I also earned some style points from Dave. I decided not to exit my tanks for EVP early on and simply drove them (platoon movement) around a woods hex right back to where they were originally. +1 more style point.

The rest of the day I got to watch the Grofaz game – Gary Fortenberry against Bob Bendis. Though I wasn’t playing, it was exciting to see two of the best battle it out. And it is nice to know that dice plague even the best of players.

I would like to add one picture to commemorate ASLOK 2011. There was a large contingent of North Carolina ASL players at ASLOK this year and we took this picture on Saturday afternoon.
From left to right: Ed Fritz Sr., Ed Fritz Jr., Ray Woloszyn, Darrell Wright, Jamie Cribbs, Nelson Harris, Doug Sheppard, and Anthony Flanagan. Not available for the picture were Al Saltzman and Scott Blanton.
 

Fred Ingram

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Glad you had a good time at ASLOK.

My last venture there was in 1997 !!!!!!!!!!!!!!!!!!!!!!!!!!!!!!!!!!!!!!!!
 

daveramsey

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Ed, thanks for the game on Sunday. You played a great game and it was a cruel ending for such a close finish. You also didn't mention that it was you that pointed out I had one final shot, given you jumped the hedge. Lesser guys would have taken the victory there and then - so full credit to you there. That was your true style points.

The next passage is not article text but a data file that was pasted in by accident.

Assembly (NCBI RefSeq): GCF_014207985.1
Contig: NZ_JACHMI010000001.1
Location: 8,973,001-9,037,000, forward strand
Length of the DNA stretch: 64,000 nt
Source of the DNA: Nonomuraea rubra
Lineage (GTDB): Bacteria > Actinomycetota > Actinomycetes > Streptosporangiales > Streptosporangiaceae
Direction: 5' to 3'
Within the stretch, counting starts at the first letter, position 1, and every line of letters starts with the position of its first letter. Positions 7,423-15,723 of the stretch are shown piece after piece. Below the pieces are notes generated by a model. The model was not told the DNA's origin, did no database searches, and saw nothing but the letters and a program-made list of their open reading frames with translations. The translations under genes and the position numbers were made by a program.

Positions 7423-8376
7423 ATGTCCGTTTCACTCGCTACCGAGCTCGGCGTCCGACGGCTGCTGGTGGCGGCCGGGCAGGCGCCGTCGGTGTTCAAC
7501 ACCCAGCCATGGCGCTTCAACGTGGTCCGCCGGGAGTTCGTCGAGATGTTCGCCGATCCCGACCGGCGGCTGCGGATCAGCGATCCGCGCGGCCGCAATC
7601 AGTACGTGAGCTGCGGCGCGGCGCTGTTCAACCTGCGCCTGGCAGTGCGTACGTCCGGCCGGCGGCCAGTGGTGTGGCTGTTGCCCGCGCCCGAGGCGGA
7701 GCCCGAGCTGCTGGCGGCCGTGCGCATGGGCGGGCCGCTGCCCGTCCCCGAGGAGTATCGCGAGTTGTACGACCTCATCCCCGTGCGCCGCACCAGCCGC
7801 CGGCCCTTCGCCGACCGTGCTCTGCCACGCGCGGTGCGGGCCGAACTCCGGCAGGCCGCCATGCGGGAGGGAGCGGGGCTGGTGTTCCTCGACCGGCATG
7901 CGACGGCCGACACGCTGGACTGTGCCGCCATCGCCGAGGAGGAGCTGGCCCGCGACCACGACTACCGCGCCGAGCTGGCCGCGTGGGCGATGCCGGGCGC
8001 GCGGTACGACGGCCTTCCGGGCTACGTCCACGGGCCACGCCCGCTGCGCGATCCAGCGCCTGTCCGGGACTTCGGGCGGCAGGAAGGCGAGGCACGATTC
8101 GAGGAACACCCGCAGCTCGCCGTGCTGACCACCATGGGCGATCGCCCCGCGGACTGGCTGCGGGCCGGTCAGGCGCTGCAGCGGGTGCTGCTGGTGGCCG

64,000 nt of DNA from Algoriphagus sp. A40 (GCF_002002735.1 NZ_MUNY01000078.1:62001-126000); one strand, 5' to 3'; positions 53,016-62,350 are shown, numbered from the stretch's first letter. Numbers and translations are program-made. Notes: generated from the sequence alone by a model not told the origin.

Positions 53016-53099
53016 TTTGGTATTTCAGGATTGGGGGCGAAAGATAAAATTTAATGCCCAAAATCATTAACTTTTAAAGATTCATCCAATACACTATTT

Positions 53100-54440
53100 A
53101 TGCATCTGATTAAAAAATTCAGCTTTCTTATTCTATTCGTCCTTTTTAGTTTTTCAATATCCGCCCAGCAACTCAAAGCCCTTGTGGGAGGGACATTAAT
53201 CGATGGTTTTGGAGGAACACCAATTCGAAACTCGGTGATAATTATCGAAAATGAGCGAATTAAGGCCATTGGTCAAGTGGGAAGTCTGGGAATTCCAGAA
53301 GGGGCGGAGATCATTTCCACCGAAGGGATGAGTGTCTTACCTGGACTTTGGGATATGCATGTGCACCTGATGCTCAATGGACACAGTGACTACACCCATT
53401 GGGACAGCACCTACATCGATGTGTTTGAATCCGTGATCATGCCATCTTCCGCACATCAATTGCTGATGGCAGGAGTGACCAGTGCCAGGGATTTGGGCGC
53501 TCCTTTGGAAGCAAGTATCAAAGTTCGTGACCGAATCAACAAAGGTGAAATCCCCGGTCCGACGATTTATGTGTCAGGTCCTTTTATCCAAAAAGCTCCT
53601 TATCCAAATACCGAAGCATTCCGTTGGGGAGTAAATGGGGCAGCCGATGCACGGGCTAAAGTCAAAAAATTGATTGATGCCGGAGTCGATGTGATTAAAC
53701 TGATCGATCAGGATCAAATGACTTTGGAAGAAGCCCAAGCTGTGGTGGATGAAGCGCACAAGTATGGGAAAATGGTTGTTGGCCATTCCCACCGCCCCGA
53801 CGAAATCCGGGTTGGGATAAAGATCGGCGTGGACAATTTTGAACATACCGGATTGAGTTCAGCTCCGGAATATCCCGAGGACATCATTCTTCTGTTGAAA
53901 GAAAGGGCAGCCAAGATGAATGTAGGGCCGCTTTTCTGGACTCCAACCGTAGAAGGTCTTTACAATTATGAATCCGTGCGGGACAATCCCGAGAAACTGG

Thanks for the AAR - the game from my perspective is here: http://asldave.blogspot.com/2011/10/homeward-bound.html

Hope to get a chance for another game against you.

Cheers,

Dave
 

jameycribbs

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What a good looking bunch of guys in that photo!

Yes, between Anthony and all the craziness that occurred in our game, that was the most fun I have had getting my head handed to me! :)

See ya at Bitter Ender, my friend!
 

RobZagnut

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Anthony is one of the coolest guys ever.

I love watching his gyrations and how big his eyes get when something weird is happening on the board. I swear one of his eyes are going to pop out one of these days.
 

Pocky101

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Anthony is one of the coolest guys ever.

I love watching his gyrations and how big his eyes get when something weird is happening on the board. I swear one of his eyes are going to pop out one of these days.

I didn't get to play Anthony but I did get to play next to him. What a hoot that guy is.